MR. DAVIES: Funerals -- that's a task that the White House has charge of. I know that we're talking to the Government of Greece about how that's to work. I believe that they've set a date, and it is Wednesday, if I'm not mistaken. I think I know further that the Greek Government would like to keep representation down to a minimum from all the many countries that will be visiting. So we will work within the parameters they've given us, and the White House will make a final determination of who will represent the United States at that funeral.

Q: I'll go to the Middle East with you, if I can. Do you have a confirmation of a meeting between Secretary Christopher and Chairman Arafat in Cairo, and why aren't they meeting in Gaza, Jericho or Erez checkpoint?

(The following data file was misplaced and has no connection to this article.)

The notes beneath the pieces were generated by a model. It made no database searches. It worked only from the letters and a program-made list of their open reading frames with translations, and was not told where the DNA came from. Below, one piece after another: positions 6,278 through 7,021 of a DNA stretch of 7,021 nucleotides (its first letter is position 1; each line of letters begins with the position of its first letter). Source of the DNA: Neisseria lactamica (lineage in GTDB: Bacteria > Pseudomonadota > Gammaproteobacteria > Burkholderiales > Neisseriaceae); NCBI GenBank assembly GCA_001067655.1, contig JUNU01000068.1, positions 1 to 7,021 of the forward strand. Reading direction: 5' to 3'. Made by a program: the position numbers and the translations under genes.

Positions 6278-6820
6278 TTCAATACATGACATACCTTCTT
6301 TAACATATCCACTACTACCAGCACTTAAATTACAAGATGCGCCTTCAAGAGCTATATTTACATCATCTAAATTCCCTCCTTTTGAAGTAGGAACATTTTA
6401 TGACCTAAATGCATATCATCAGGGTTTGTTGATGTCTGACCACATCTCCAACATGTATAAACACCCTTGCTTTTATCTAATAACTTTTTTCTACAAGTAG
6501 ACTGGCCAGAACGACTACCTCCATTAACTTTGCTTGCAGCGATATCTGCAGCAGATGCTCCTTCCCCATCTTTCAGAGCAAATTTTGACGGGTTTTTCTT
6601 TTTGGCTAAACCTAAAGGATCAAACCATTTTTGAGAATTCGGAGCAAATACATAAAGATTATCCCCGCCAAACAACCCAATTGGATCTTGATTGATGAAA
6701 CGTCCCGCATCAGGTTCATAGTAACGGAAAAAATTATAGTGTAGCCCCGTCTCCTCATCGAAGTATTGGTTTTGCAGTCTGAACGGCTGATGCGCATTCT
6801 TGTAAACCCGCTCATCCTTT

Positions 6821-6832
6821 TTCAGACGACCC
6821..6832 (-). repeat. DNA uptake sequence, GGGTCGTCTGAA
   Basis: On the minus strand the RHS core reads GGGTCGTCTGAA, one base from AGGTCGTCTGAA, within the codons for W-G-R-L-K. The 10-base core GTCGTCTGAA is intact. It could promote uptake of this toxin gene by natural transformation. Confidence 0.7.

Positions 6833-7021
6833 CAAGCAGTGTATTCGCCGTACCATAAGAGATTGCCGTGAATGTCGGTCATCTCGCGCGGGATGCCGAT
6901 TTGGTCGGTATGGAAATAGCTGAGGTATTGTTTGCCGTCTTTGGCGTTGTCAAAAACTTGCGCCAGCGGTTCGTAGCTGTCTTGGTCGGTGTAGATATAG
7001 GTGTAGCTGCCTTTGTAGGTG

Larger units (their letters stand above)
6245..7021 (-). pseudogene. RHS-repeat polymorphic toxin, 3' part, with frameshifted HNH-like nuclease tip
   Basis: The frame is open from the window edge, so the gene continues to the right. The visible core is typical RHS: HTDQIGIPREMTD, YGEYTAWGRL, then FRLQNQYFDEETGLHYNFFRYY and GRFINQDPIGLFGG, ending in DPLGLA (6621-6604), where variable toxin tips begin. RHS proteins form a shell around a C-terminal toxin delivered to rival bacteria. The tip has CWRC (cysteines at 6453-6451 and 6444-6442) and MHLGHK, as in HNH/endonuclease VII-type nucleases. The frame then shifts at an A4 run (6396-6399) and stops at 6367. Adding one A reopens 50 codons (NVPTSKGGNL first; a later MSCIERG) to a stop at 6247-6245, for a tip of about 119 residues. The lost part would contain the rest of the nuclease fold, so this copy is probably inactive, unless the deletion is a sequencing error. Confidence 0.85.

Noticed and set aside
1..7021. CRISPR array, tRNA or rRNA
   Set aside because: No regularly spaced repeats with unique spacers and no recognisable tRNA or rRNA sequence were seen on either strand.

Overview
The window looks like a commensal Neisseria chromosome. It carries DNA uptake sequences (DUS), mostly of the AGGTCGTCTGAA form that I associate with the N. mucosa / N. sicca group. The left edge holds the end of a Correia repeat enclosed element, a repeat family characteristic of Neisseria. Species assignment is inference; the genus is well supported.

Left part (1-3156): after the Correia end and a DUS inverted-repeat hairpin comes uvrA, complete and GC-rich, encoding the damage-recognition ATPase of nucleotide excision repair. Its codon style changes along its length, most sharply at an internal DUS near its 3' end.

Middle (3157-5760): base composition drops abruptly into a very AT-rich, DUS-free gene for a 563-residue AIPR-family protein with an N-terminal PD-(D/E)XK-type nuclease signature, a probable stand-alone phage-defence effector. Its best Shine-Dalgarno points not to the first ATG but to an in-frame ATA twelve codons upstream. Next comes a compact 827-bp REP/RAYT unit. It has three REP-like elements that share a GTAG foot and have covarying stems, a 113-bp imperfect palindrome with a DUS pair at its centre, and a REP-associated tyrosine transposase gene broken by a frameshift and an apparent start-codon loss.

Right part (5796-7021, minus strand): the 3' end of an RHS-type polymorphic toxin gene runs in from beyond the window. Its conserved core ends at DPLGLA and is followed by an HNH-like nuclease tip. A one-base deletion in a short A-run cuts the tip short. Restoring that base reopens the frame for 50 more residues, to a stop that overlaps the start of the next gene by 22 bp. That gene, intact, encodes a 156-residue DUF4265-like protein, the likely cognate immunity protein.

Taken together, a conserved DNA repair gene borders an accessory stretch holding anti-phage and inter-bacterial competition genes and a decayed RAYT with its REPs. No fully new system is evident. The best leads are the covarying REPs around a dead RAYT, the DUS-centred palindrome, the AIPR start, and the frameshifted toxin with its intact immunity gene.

MR. DAVIES: I can't confirm that the Secretary will meet with Arafat. I know that we had some interest in meeting with the Chairman if schedules could be worked out in Cairo. But, like you, I await confirmation from the party that that meeting will or won't take place.

Q: Is it that hard to get in touch with Arafat? Arafat's in Gaza today, and, if they want to meet, they could meet there.

MR. DAVIES: I wouldn't read much into the fact that we don't have an announcement yet to make about that. I mean, if it's possible for a meeting to take place, I'm sure it will. The Secretary would like to meet with him. Given the fact that the Secretary has little time before the Lyon summit, he can only whistlestop Israel and be there for just about 24 hours, and has to meet with the new Prime Minister and the new government.

It may work best to meet with the Chairman in Cairo. But, as I say, those kinds of schedule details and confirmations will come from the party.

Q: Is he still a partner in the peace process? I mean, is he considered a full partner in the peace process or he's put on the sidelines these days, like Mr. Netanyahu is doing to him?